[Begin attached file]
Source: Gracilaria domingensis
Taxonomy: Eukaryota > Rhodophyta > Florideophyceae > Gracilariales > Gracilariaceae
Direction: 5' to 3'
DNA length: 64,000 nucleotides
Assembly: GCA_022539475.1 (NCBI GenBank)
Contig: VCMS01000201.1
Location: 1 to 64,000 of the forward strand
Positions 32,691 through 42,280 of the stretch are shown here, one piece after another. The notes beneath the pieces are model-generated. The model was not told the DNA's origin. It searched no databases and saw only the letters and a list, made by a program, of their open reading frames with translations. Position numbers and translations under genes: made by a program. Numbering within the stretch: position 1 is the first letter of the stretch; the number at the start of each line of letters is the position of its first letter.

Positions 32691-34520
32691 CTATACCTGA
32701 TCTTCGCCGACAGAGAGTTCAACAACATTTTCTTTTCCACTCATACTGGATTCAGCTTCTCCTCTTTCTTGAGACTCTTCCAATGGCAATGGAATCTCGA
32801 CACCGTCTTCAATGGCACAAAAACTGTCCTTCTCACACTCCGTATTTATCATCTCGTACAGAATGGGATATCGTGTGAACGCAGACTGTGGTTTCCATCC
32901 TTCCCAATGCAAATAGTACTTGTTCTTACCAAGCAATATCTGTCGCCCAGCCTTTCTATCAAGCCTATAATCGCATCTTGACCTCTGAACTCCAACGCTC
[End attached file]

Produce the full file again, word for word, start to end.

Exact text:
Source: Gracilaria domingensis
Taxonomy: Eukaryota > Rhodophyta > Florideophyceae > Gracilariales > Gracilariaceae
Direction: 5' to 3'
DNA length: 64,000 nucleotides
Assembly: GCA_022539475.1 (NCBI GenBank)
Contig: VCMS01000201.1
Location: 1 to 64,000 of the forward strand
Positions 32,691 through 42,280 of the stretch are shown here, one piece after another. The notes beneath the pieces are model-generated. The model was not told the DNA's origin. It searched no databases and saw only the letters and a list, made by a program, of their open reading frames with translations. Position numbers and translations under genes: made by a program. Numbering within the stretch: position 1 is the first letter of the stretch; the number at the start of each line of letters is the position of its first letter.

Positions 32691-34520
32691 CTATACCTGA
32701 TCTTCGCCGACAGAGAGTTCAACAACATTTTCTTTTCCACTCATACTGGATTCAGCTTCTCCTCTTTCTTGAGACTCTTCCAATGGCAATGGAATCTCGA
32801 CACCGTCTTCAATGGCACAAAAACTGTCCTTCTCACACTCCGTATTTATCATCTCGTACAGAATGGGATATCGTGTGAACGCAGACTGTGGTTTCCATCC
32901 TTCCCAATGCAAATAGTACTTGTTCTTACCAAGCAATATCTGTCGCCCAGCCTTTCTATCAAGCCTATAATCGCATCTTGACCTCTGAACTCCAACGCTC